The paper from Ray et al., does an excellent job of identifying new components of the Kit/SCF signaling pathway. The authors have built on previous data showing the Samd14 plays a key role in regulating increased activation of Erk and Akt signaling pathways downstream of Kit receptor during stress erythropoiesis. The CP complex was not previously identified as a component of this pathway. The biochemical analysis is a strength. The weaknesses of the paper have more to do with the phenotypic analysis. The paper does not extend the Samd14 findings that Erk and Akt signaling is affected. It would be greatly improved, if there were mechanistic data showing how the Samd14-CP complex interaction affected Kit signaling. The second weakness is in the analysis of stress erythropoiesis. The data from Samd14 and the knockdown of Capz show a defect in BFU-E. However, the analysis focuses on later stage cells and on cells isolated from spleens after the expansion of the stress BFU-E population has occurred. Furthermore, stress BFU-E respond to different conditions (Epo + BMP4 + SCF at 1% O2) than steady state BFU-E (Epo + IL-3 or SCF), the conditions used here were for steady state BFU-E so some aspects of the role of the CP complex in stress erythropoiesis may be lost. The discussion would also be improved if the role of Samd14/CP complex was put into the developmental context of stress erythropoiesis. The fact that you have fewer BFU-E and when you look at erythroblasts in your cultures, they skew towards more mature cells suggests the defect is in the proliferation of immature cells and the ability of these cells to resist differentiation.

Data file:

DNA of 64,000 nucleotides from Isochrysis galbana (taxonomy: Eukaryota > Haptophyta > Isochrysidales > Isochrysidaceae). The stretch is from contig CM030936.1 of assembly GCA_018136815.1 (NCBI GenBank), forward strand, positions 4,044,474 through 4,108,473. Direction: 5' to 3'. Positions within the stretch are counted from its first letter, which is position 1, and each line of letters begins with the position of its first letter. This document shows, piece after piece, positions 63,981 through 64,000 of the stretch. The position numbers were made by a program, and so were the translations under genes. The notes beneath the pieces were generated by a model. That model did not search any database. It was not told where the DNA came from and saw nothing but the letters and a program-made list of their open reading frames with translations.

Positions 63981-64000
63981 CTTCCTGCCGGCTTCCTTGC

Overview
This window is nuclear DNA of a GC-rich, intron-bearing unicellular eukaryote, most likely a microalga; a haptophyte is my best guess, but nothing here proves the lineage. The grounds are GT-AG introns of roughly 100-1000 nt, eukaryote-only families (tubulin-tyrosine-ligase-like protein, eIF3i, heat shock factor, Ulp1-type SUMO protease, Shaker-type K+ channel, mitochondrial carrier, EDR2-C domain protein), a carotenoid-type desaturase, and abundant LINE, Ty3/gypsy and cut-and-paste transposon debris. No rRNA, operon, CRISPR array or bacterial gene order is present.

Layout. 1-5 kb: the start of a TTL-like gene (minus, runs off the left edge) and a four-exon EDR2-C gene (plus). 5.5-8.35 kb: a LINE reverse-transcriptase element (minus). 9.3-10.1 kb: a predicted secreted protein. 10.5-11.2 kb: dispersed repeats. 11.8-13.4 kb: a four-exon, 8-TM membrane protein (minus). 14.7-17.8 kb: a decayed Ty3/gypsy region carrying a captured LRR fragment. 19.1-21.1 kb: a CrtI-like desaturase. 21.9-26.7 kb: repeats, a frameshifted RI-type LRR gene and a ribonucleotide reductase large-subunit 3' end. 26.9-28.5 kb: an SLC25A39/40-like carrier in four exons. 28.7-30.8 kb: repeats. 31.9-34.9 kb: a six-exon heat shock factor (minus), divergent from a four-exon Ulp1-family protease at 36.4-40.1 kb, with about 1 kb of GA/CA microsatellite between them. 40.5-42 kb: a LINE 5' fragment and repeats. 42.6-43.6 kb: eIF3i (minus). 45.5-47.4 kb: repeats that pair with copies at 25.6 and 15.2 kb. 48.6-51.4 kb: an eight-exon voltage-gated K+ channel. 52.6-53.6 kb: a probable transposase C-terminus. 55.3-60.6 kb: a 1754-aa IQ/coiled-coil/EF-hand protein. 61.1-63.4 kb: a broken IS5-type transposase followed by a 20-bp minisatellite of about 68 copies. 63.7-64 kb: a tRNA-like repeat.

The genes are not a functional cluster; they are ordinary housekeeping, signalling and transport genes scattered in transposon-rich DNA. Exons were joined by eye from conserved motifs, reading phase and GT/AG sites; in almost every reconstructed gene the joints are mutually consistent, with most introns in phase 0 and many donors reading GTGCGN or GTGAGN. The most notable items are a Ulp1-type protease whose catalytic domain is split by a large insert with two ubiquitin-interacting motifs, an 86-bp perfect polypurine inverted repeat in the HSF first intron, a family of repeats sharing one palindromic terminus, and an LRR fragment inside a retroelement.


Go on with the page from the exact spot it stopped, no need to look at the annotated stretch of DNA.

https://doi.org/10.7554/eLife.76497.sa1